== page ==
I must admit: when the summer months hit, I expected a general decline in the dojo. After all, those of us in the Pacific Northwest value greatly the three or four days of bright sunshine we get! Plus, summer months are typically filled with atypical schedules: vacations, day trips, and so on. So, as June moved into July, I thought things might get a little quiet.Nothing could be further from the truth. In the past few months, we’ve had many new people join our community. Many of these folks have asked what to expect when they step onto the mat. Here’s what I’ve been sharing with them:
- Relax. There is nothing that occurs on the mat that you cannot do. It simply takes practice.
- Patience. There is a lot that you will see on the mat that you might want to do, but cannot yet do. Be patient with yourself. You will get there in time, and you are in competition with no one other than yourself.
- Commit. Try to attend two or three classes a week. Don’t over-commit yourself! It is more important to train consistently than it is to train as often as possible. When you are on the mat, commit to being on the mat.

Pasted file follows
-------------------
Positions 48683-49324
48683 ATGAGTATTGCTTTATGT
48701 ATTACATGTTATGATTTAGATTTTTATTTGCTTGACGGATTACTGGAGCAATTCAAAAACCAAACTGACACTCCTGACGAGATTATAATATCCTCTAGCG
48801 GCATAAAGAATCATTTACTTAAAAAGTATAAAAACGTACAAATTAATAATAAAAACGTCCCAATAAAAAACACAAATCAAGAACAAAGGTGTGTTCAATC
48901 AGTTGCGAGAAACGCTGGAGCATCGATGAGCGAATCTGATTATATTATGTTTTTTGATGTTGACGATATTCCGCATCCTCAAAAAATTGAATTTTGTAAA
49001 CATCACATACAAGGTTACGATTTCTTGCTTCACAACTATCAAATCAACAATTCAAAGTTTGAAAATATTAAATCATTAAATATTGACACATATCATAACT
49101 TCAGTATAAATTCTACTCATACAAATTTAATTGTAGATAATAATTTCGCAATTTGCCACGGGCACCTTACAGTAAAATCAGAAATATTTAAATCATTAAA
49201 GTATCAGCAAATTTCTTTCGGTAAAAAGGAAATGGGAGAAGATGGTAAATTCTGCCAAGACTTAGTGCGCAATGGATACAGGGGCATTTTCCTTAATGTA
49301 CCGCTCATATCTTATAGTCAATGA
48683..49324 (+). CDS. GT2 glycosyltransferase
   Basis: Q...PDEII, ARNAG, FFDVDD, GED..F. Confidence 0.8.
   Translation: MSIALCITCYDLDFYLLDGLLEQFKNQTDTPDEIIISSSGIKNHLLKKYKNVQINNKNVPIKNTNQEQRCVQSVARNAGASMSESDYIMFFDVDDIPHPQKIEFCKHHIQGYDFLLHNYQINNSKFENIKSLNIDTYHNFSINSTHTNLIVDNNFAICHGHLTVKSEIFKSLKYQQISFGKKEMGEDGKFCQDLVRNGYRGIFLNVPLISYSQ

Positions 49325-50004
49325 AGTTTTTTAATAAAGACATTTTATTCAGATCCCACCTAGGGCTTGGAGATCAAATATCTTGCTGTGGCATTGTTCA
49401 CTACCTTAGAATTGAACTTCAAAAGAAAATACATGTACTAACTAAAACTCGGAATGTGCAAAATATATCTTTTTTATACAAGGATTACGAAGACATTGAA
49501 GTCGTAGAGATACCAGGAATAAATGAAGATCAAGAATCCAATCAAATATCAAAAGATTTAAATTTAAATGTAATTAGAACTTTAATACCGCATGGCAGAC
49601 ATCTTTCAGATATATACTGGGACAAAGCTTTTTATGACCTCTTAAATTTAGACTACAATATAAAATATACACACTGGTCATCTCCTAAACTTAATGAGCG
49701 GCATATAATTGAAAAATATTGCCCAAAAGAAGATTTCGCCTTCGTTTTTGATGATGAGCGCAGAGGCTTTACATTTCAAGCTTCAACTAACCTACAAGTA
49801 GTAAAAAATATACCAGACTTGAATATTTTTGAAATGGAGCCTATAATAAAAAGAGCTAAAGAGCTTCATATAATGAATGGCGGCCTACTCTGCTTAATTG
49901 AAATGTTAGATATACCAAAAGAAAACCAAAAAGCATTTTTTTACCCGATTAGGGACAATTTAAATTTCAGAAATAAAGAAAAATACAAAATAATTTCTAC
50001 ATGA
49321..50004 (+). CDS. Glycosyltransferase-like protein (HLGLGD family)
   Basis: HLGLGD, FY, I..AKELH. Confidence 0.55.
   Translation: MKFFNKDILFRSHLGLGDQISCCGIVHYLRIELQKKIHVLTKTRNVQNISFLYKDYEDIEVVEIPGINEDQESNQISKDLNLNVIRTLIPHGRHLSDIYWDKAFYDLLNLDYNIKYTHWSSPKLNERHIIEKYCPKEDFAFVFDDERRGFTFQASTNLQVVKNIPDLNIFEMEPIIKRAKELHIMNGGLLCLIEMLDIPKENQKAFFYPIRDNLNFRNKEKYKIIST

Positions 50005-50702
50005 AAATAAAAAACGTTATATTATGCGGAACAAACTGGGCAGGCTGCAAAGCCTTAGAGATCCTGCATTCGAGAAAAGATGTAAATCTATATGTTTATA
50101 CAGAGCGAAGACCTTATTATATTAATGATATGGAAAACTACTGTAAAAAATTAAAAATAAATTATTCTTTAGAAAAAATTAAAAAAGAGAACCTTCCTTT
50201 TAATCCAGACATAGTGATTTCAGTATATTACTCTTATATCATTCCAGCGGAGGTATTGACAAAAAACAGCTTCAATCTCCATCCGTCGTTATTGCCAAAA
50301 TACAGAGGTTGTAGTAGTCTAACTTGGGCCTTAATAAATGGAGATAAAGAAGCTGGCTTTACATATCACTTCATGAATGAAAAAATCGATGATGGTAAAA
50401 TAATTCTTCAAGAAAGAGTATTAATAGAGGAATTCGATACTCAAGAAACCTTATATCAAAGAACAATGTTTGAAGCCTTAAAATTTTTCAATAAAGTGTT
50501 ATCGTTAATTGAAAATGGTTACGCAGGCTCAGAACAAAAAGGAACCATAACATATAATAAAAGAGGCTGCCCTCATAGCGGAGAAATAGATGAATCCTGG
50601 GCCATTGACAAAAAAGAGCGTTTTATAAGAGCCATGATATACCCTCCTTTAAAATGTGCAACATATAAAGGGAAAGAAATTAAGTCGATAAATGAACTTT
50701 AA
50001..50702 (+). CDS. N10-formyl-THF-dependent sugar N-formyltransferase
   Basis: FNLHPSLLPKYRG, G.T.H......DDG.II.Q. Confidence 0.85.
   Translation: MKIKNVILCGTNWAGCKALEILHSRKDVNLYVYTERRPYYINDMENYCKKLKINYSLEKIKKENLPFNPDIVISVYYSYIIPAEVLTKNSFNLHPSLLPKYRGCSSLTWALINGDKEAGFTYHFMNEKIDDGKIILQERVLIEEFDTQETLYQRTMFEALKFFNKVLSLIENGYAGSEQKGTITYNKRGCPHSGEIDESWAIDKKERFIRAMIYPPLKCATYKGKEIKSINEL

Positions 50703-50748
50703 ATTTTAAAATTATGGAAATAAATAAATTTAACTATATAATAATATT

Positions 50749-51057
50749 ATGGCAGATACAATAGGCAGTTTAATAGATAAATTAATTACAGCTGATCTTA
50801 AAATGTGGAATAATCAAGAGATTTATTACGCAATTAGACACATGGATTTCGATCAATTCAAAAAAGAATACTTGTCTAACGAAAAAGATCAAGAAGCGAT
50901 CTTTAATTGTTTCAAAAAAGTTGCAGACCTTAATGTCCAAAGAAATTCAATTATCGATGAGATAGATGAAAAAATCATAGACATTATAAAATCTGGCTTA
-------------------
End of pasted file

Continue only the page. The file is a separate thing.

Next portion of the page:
- Ask. There are no secrets here. To be sure, some questions are best answered through experience, but you should never be afraid to ask a question about why we do things in the dojo the way we do. You can ask the instructor, you can ask a senior student–but please ask!
- Enjoy. Training, like anything else, has its ups and downs. It can be very challenging, even frustrating at times. Therefore, it is important that you remember to enjoy yourself. Enjoy your training, enjoy that your fellow training partners are there to help and challenge you–they are not there to hinder you.
I have a deep respect for anyone–regardless of age–who steps onto the mat. It is a challenge to put yourself in a position where you are learning a new culture and a new system of movement. These four points are perhaps simplistic and likely incomplete. But they’re a good start to ensuring that the path you walk on is one you can follow for years to come.
I agree with Zeger-san on all points. Training in aikido is a deeply personal experience. Stories of how aikido has helped this person achieve this goal, and that person achieve that other goal are just that: stories. Like anything else, what you get out of your aikido practice depends in large part on what you put into it. Be unafraid to try, and be unafraid to question! You’ll find your path to be quite rewarding.